This weekend I got to spend two nights alone in a Victorian house in an area known for fishing, hunting, hiking, and other outdoor activities. It was north of here, so spring hasn't really arrived, which meant there weren't too many tourists. It was a wonderful retreat for me. I read, prayed, journaled, slept, hiked, and basically relaxed. This house is made available to pastors free of charge for up to two nights by the church camp that owns it. One of the board members knew of it and told me about it. Daughter tried to lay a guilt trip on me, and I called her on it. She did pretty well with the limits I set for her (she could call twice a day-- no more).
Last night when she called I told her how I'd gone on a hike and I hadn't heard any complaining. I told her I was able to take my time to read all the information on the interpretive signs in the nature center. She was able to laugh at herself, which was nice.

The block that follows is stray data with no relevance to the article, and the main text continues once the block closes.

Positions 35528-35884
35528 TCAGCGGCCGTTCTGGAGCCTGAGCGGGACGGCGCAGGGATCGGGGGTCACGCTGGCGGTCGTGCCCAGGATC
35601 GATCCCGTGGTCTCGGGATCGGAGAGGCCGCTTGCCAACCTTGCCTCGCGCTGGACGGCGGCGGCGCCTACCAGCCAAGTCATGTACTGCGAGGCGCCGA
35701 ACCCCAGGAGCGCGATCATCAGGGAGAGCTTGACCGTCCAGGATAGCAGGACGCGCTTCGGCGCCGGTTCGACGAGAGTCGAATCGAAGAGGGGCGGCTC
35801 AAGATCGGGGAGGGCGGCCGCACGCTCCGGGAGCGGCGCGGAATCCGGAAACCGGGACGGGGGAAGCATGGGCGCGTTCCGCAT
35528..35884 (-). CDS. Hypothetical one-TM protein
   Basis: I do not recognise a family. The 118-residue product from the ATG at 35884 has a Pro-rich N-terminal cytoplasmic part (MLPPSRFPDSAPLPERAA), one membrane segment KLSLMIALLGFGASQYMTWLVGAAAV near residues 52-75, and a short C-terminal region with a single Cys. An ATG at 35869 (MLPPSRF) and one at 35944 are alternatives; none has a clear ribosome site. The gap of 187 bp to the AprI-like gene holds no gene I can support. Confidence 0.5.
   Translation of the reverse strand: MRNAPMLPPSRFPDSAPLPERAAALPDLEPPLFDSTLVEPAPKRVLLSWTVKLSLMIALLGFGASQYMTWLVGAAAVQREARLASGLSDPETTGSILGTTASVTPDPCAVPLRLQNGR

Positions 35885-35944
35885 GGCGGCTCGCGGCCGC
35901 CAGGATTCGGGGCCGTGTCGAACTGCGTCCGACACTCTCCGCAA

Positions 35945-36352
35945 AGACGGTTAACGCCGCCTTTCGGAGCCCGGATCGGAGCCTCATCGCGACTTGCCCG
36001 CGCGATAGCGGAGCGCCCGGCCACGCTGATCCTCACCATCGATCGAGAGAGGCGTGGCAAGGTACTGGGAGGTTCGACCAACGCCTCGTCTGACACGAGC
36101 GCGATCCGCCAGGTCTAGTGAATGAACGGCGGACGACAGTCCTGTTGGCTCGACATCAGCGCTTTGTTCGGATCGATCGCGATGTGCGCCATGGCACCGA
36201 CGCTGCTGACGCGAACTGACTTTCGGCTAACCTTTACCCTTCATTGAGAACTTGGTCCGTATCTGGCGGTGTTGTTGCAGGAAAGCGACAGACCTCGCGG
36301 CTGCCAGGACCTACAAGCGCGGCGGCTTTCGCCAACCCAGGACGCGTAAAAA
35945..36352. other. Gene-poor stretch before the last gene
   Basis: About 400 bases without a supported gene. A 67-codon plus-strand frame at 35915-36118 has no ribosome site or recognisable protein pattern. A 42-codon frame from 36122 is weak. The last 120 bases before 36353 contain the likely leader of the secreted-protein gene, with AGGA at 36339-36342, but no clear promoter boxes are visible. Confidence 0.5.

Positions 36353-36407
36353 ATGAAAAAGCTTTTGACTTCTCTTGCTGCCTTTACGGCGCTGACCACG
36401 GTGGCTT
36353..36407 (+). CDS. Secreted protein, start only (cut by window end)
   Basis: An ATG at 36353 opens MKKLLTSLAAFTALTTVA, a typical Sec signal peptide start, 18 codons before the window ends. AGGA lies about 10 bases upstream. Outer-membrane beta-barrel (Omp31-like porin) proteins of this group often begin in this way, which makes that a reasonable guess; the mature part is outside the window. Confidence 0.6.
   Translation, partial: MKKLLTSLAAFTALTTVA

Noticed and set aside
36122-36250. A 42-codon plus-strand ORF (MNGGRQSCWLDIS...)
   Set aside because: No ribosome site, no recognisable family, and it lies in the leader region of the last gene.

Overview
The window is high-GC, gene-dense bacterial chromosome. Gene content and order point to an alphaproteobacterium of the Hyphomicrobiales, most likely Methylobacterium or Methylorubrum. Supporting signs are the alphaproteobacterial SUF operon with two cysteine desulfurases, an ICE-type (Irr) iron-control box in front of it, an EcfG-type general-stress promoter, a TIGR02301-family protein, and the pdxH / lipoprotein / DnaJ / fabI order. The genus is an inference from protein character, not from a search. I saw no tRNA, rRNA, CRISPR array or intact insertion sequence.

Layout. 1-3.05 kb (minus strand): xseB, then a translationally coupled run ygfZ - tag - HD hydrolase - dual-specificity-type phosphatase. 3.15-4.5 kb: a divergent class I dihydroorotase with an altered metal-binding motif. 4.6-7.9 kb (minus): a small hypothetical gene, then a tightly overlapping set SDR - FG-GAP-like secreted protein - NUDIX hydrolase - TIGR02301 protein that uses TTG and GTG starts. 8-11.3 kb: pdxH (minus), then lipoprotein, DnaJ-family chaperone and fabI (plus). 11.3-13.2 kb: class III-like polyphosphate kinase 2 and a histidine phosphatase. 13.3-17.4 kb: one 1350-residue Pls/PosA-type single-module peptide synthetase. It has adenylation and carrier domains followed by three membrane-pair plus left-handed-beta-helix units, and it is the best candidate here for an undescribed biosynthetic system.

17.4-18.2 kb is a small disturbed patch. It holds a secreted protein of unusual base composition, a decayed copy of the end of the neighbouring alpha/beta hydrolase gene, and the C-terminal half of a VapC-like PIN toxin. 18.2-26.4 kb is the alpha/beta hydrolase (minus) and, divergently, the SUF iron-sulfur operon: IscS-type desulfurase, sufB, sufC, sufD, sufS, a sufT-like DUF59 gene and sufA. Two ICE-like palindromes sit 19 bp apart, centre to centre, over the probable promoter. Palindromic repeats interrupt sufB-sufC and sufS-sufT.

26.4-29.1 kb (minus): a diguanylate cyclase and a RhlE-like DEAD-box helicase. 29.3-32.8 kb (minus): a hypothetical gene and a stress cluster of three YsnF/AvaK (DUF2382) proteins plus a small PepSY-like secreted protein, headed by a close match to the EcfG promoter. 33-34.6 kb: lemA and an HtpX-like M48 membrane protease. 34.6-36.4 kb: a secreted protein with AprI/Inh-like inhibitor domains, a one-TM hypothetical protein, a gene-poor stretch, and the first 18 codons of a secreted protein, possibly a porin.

It is such a wonderful gift, to have the freedom to go away for a couple of nights for a retreat. For far too many years, Daughter's needs limited my freedom to do things like this. I have to remind myself that I can do these things now-- I'd learned not even to consider the possibilities, and it's hard to learn a new way. As I was driving back this afternoon, I realized that I could do this on a regular basis-- and if I did it from Thursday night-Saturday I wouldn't even have to take time off to do it. Of course, Daughter would probably object if she didn't get to come home Thursday night, but I think she'd survive.
I came back with some goals for myself, and a plan to follow through on them. I have some insights into how I need to approach our fall focus. I am refreshed and ready to jump back into things tomorrow-- actually, I may do a couple of things yet this evening.